March 4, 2019

A meaningful and principled minimum wage hike

Print

The legislature is poised to pass a bill to raise the state’s minimum wage and benefit nearly 250.000 New Mexican residents and families, providing a boost to communities across the state. The New Mexico House of Representatives version of the bill phases in a raise of $12 by 2022. It also includes provisions to index the minimum wage to rise with the cost of living and eliminate the sub-minimum wage for workers who rely on tips. Instead of the current basement wage of $2.13 per hour, tipped employees would earn the same minimum wage as other workers, plus tips. But big business and the restaurant industry are engaged in intense lobbying at the Roundhouse mischaracterizing what it means to work for a basement wage.

Unfortunately, the House bill was amended in the Senate Public Affairs Committee to keep the tipped wage at the current rate, raising it over time to just 30 percent of the statewide minimum wage. Another minimum wage bill passed by the Public Affairs Committee, introduced by Sen. Clemente Sanchez, would raise the minimum wage to a meager $10 within the next year, introduces a so-called training wage for young workers, who should earn the same for doing the same work, and leaves the $2.13 tipped wage barely increased.

Gov. Michelle Lujan Grisham has indicated that she will sign a strong minimum wage bill, one that will raise standards for hundreds of thousands of workers, their families, and our communities. Lobbyists for the wealthy and well-connected are pushing legislators to cut out classes of workers, like tipped workers and young workers, who are most likely to be living in poverty. Carving categories of workers out of a rise in the lowest legal wage is unjust, cruel, and contrary to the core goal of creating better wages and fairer workplaces. We call on our legislators to stand strong for all workers and not do the bidding of lobbyists by cutting workers out of this opportunity for economic security.

Comedian Chris Rock, a former minimum wage worker, has said, “You know what that means when someone pays you minimum wage? You know what your boss was trying to say? ‘Hey if I could pay you less, I would, but it’s against the law.’”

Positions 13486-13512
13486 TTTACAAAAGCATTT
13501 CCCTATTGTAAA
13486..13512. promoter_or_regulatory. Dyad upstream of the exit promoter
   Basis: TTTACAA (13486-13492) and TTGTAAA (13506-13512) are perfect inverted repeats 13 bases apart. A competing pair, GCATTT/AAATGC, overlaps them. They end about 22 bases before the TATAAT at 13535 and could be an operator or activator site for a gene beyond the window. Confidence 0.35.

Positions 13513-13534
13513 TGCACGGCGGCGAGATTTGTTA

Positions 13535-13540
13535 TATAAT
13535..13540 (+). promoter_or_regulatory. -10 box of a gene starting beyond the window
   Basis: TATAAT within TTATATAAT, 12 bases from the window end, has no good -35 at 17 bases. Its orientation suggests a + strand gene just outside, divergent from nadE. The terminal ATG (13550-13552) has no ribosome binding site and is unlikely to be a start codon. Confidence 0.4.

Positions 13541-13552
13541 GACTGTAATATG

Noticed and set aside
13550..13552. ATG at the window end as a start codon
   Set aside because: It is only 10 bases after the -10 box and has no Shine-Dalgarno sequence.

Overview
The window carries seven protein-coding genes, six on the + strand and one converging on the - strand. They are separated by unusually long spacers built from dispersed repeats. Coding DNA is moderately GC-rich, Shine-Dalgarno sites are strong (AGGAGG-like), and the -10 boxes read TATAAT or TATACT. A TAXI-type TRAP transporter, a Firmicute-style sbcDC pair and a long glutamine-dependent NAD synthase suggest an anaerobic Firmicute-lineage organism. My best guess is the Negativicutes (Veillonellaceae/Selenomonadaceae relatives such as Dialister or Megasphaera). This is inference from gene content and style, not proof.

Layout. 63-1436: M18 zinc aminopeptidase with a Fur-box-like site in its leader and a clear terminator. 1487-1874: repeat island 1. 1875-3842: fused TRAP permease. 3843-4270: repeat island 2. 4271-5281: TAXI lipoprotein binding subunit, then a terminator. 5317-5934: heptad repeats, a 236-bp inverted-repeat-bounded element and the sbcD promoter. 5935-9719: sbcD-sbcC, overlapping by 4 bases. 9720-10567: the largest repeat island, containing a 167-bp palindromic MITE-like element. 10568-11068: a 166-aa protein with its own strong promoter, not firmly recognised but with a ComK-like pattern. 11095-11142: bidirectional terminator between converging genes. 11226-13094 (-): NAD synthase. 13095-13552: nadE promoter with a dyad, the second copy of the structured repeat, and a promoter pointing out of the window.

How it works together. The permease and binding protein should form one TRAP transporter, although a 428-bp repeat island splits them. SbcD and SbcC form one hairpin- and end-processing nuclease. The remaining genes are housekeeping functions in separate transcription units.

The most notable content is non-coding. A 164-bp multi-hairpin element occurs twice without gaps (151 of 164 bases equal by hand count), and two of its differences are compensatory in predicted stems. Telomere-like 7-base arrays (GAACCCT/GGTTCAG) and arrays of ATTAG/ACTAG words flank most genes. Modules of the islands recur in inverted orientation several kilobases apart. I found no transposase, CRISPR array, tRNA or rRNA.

For tipped workers, the current rate of $2.31 hasn’t changed since 1991. Employers are supposed to ensure that these workers make the full state (or local prevailing) minimum wage but many do not and wage theft (or nonpayment) is rife in the service industries. According to the US Department of Labor’s Wage and Hour Division, almost “84 percent of full-service restaurants it investigated between 2010 and 2012 had violated labor standards.” And workers who request their full legal salary can find themselves getting fewer and less profitable shifts, or left off work schedules altogether.

The New Mexico Restaurant Association has incorrectly characterized workers who would be affected by this higher minimum wage. At a recent House Commerce and Economic Development Committee hearing, the Association and restaurant owners turned out a crowd of servers from white tablecloth restaurants who earn more than the minimum wage. These business interests tried to erase the reality of the majority of tipped workers, who labor in nail salons, car washes, and casual dining restaurants, particularly the large chains.

Nathan Siegel of Albuquerque, who has been a server in Oregon and here in New Mexico, knows the difference between a living wage and a poverty wage. In Oregon, where tipped workers earn a minimum wage of $10.75 plus tips, the service industry is a career where people can make a family-sustaining income. While Nathan worked in restaurants to supplement his students loans, he says his New Mexican co-workers were struggling, living shift to shift, one step away from financial disaster, including a pregnant co-worker working 13 hour shifts into her ninth month just to make ends meet.

The reality is that most tipped workers — predominantly women and workers of color — live in poverty and are twice as likely to depend on food stamps as the general population. This workforce is vulnerable to unpredictable drops in pay as tips fluctuate from shift to shift, fueling even higher poverty rates. And contrary to claims from the New Mexico Restaurant Association, research shows that both workers and restaurants have prospered in localities that have eliminated the subminimum wage. After California eliminated its tipped wage, workers now have a median wage of over $12 per hour while restaurants reported an annual sales increase of over five percent.

This wrangling over increasing the minimum wage is death by a thousand cuts made to the people who can least sustain them. Raising the wage is an economic and moral issue. Too many state residents are working full time and barely making ends meet. Raising the minimum wage to at least $12 by 2022, along with indexing the wage and eliminating the tipped worker credit, is the right thing to do — not just for workers but for the economy, which is where their extra wages will go. And higher pay will reduce workers’ dependency on food stamps, Medicaid, and other social programs. The House of Representatives has passed a principled and reasonable measure; on behalf of New Mexico’s working families, I urge the Senate to follow their leadership and pass their bill.

J.D. Mathews is the state political director for the New Mexico Working Families Party.